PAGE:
And last – but certainly not least – the Silver Tsunami has begun breaking on the shores of countries everywhere.
Industry consolidation occurs when businesses buy other businesses in the same industry.
Bank consolidation may be the most easily-grasped example as consolidation in the banking industry is a periodic phenomenon. Beginning in the early 2000s, the United States began to experience a great increase in the number of large bank mergers, including Bank of America with FleetBoston and JPMorgan Chase with Bank One.
But consolidation happens in other industries, as well, and with business a lot smaller than the banks mentioned. And we’re seeing a lot of it right now.
One example from our files is in the hardware store industry.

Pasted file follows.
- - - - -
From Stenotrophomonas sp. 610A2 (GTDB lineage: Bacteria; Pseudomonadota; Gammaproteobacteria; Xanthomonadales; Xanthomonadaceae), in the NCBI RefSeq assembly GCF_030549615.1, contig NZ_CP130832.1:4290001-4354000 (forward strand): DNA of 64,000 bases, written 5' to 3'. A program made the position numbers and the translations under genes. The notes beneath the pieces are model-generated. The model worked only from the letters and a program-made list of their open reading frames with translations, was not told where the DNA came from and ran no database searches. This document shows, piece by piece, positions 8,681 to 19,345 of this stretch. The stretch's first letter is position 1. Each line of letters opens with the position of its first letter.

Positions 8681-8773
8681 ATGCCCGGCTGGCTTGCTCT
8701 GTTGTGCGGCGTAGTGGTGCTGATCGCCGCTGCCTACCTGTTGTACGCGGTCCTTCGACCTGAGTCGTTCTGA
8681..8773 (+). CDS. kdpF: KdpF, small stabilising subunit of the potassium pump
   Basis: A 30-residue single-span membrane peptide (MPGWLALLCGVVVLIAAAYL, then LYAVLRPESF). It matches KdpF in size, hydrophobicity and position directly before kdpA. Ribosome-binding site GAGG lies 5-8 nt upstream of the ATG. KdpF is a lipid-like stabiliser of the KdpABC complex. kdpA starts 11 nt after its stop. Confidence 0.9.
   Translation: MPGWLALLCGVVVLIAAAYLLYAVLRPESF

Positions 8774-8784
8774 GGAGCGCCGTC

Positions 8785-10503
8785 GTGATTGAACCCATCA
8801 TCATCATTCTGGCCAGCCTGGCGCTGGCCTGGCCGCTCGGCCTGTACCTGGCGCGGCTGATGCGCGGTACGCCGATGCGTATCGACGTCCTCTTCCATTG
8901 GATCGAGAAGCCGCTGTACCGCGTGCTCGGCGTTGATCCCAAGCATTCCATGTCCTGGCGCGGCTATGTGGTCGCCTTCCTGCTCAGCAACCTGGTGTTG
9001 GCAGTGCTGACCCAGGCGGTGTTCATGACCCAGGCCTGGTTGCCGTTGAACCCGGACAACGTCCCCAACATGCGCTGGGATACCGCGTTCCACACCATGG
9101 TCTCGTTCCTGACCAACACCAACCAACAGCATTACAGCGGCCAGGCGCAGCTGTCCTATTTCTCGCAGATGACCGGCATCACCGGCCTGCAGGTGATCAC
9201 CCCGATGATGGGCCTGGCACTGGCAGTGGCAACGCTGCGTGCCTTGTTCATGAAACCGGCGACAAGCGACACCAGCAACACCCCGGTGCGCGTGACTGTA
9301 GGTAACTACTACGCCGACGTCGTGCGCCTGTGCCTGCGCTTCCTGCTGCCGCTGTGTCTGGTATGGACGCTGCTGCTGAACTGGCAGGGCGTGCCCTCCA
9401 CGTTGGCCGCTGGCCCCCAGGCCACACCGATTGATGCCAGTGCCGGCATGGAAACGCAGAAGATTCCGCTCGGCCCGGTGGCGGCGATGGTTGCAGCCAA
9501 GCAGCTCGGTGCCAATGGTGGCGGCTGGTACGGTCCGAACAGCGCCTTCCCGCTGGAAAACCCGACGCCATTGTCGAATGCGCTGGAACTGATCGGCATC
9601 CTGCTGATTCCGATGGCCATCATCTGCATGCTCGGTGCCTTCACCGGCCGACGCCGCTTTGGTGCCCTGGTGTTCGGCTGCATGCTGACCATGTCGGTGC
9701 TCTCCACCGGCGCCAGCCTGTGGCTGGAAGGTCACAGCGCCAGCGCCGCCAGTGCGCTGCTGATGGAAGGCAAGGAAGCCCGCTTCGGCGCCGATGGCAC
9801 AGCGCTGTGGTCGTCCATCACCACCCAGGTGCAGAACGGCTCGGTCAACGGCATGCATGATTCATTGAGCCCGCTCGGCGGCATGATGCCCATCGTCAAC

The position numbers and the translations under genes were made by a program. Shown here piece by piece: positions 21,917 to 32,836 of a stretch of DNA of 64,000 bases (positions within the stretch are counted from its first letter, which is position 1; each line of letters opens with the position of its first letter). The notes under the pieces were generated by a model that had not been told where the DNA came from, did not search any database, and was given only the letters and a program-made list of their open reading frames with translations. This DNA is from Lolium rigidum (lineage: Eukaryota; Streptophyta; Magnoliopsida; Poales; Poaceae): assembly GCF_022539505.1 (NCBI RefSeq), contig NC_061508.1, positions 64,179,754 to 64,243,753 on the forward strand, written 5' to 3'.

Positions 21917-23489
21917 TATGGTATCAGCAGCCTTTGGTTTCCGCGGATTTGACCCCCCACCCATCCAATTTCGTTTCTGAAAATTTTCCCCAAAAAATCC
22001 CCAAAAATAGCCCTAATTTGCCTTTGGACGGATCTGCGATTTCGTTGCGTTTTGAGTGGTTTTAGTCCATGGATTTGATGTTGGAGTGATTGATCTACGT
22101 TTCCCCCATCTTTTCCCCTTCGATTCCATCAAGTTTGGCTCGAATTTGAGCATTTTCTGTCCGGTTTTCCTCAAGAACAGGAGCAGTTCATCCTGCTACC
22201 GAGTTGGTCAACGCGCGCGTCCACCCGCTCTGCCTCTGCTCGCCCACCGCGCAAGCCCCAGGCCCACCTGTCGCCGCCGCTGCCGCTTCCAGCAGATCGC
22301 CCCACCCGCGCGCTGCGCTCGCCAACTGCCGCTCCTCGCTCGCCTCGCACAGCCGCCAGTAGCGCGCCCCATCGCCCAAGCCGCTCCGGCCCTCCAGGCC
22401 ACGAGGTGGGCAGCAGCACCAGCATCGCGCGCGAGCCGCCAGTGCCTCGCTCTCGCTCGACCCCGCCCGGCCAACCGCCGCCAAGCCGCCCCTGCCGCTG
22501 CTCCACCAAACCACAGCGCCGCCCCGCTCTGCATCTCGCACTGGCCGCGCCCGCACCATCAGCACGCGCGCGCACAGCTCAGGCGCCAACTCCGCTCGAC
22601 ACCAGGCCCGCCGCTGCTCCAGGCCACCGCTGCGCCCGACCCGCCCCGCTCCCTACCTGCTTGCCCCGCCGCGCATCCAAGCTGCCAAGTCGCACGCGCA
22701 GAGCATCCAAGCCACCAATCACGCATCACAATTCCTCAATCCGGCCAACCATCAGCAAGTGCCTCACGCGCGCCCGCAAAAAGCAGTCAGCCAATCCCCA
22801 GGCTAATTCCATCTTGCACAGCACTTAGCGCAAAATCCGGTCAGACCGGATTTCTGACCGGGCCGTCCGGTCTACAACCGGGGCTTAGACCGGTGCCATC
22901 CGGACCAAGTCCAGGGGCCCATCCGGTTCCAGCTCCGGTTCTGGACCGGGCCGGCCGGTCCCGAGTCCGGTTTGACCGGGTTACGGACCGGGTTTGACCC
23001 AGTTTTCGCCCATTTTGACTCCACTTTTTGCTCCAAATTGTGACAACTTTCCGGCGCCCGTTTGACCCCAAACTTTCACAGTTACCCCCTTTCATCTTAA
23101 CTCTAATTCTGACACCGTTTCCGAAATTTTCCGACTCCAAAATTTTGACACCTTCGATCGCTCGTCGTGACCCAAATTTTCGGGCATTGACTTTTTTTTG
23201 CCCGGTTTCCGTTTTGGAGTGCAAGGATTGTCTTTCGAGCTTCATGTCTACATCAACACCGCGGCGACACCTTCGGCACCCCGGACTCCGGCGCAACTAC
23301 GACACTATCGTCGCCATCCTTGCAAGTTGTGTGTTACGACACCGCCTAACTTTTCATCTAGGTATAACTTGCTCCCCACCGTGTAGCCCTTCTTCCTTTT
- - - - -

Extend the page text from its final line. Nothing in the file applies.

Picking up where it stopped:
As with most industries, many of the owners of these independent stores are at or near retirement age and are starting to think about selling. (Realtors take note!) Smart business brokers are able to advise these owners that now is an excellent time to consider a sale – for all the reasons I listed at the beginning of this post.
Our course, “Learn How to Value and SUCCESSFULLY Sell Businesses“, teaches you how to value and sell businesses.
Become a Professional Business Broker…
There are dozens of multi-unit store owners that are eager to expand into new territories and the best way to do so is by acquisition.
One of the individuals that has completed our Course is in the hardware industry. When he was contacted by another owner in their industry about finding a buyer, he contacted the owner of a chain of roughly 75 stores in a territory adjacent to the seller’s store. In fairly short order the deal was done at nearly $3 million.